Southpaw John Anderson plays with Class-A Advanced Dunedin Blue Jays.

Anderson embraces veteran minor-league status

Blue Jays farmhand shares experiences with fellow players

DUNEDIN, Fla. – John Anderson has found his niche in the Toronto Blue Jays organization as an experienced leader.

The 25-year-old left-handed pitcher has been riddled with injuries over the past few years slowing down his development process.

Nonetheless, his love for the game has helped him overcome those issues, giving him confidence to have a veteran presence with the Class-A Advanced Dunedin Blue Jays.

The soft-spoken Anderson was quick to point that he has had many ups and downs throughout his six-year minor-league career but still has a humble attitude towards his approach to the upcoming season.

“Primarily staying healthy, it’s been the downfall of my career over the past couple of years,” the lefty said. “Most importantly, going out and having fun and enjoying the experience. I don’t know how much longer I will be able to do this for, maybe 20 years or maybe I’ll be done after this year. I look forward to getting up every day and playing the day I love.”

Anderson has been around minor-league camp for over five years. He knows what to do, where to be, and how to prepare for spring training. He is embracing the leadership role that he has grown into.

“I’m one of the veterans around here, people look up to me, people respect me, that’s very cool,” he said. “I try to be a positive role model and set an example for everybody because I know a lot of the younger kids have heard about me; what I’ve gone through. I try to be a good example for the younger guys…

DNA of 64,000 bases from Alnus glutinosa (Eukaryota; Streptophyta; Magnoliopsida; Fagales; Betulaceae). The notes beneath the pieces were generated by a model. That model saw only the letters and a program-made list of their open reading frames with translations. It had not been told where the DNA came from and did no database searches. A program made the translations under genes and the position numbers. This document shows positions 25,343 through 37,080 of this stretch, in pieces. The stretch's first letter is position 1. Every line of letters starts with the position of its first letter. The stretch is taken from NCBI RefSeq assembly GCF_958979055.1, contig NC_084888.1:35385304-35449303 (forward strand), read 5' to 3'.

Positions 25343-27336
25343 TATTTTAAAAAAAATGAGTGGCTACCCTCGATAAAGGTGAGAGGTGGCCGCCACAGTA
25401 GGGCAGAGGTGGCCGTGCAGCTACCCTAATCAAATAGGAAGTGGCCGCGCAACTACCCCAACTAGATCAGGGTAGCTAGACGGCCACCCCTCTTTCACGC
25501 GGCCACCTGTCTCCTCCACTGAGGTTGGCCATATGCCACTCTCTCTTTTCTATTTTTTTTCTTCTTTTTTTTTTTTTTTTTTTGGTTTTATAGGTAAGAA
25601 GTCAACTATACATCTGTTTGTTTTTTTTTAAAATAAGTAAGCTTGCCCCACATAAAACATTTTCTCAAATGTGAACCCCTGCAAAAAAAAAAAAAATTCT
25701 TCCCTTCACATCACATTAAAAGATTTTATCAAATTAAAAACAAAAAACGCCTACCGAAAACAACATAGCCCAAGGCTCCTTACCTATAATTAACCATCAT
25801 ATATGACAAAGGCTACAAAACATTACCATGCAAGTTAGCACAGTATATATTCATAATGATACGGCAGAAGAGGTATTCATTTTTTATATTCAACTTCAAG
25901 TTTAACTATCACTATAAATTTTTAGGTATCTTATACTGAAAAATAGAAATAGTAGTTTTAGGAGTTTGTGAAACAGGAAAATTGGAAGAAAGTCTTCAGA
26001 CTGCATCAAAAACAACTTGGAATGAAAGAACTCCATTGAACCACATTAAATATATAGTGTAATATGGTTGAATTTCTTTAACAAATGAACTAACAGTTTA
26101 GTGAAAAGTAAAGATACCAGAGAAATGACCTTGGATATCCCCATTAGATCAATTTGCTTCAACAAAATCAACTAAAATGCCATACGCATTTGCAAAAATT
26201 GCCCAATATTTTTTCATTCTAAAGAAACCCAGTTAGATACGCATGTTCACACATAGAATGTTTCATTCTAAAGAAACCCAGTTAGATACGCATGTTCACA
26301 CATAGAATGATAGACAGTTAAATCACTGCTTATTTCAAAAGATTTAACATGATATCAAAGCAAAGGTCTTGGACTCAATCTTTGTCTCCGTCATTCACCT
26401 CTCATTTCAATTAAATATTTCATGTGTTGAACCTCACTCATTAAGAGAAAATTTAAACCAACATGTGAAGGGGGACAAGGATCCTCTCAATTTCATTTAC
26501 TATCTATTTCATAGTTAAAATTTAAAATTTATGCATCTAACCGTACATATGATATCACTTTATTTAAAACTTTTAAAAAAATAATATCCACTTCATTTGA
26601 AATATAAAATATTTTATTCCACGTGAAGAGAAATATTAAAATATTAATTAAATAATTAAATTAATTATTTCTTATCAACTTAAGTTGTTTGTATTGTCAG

“I try to be friendly with everybody, I’m not one of those older ‘jerks’ that pushes guys around or hazes anybody. I know how it was my first year and it was pretty difficult for me. I want to make an easy transition for some of the younger guys.”

Anderson had three elbow surgeries over three years from 2010 to 2012, including two Tommy John operations. He admitted that it was tough to not to consider ending his professional career at that point.

He noted that it had a lot to do with the fact that he couldn’t pick up a baseball for six months at a time because he was always icing his shoulder. Regardless, he was able to become mentally stronger giving him more confidence on the mound moving forward.

“I’ve never been an outstanding player, not a huge prospect; that’s motivational for me in that aspect,” Anderson said. “I always want to get better and improve myself. Being out all that time fuelled my love for baseball. It made me want to get out there even more and be a better, stronger pitcher.”

Growing up in California, the southpaw looked up to veteran pitcher Randy Johnson, though his biggest influence was his dad’s emphasis on legendary Dodgers hurler Sandy Koufax. However, Anderson has matured over the years and feels confident that he can create his own legacy as a pitcher.

“Me being a left-handed pitcher, [Koufax] is a model for every left-hander,” the long-time fan said. “I’ve read his autobiography a million times. As I’ve gotten older, instead of mimicking what they do, I wanted to be unique to myself. I wanted make my own history; I’m trying to make my own left-handed pitcher.”

For now, Anderson is just happy to be part of a first-class organization and playing the sport he has been around his whole life.

“I just want to keep playing until someone tells me I’m not good enough,” he said. “You can kind of control your own destiny. You put what you want in, the game doesn’t owe you anything. If you love the game you’ll play until you die.”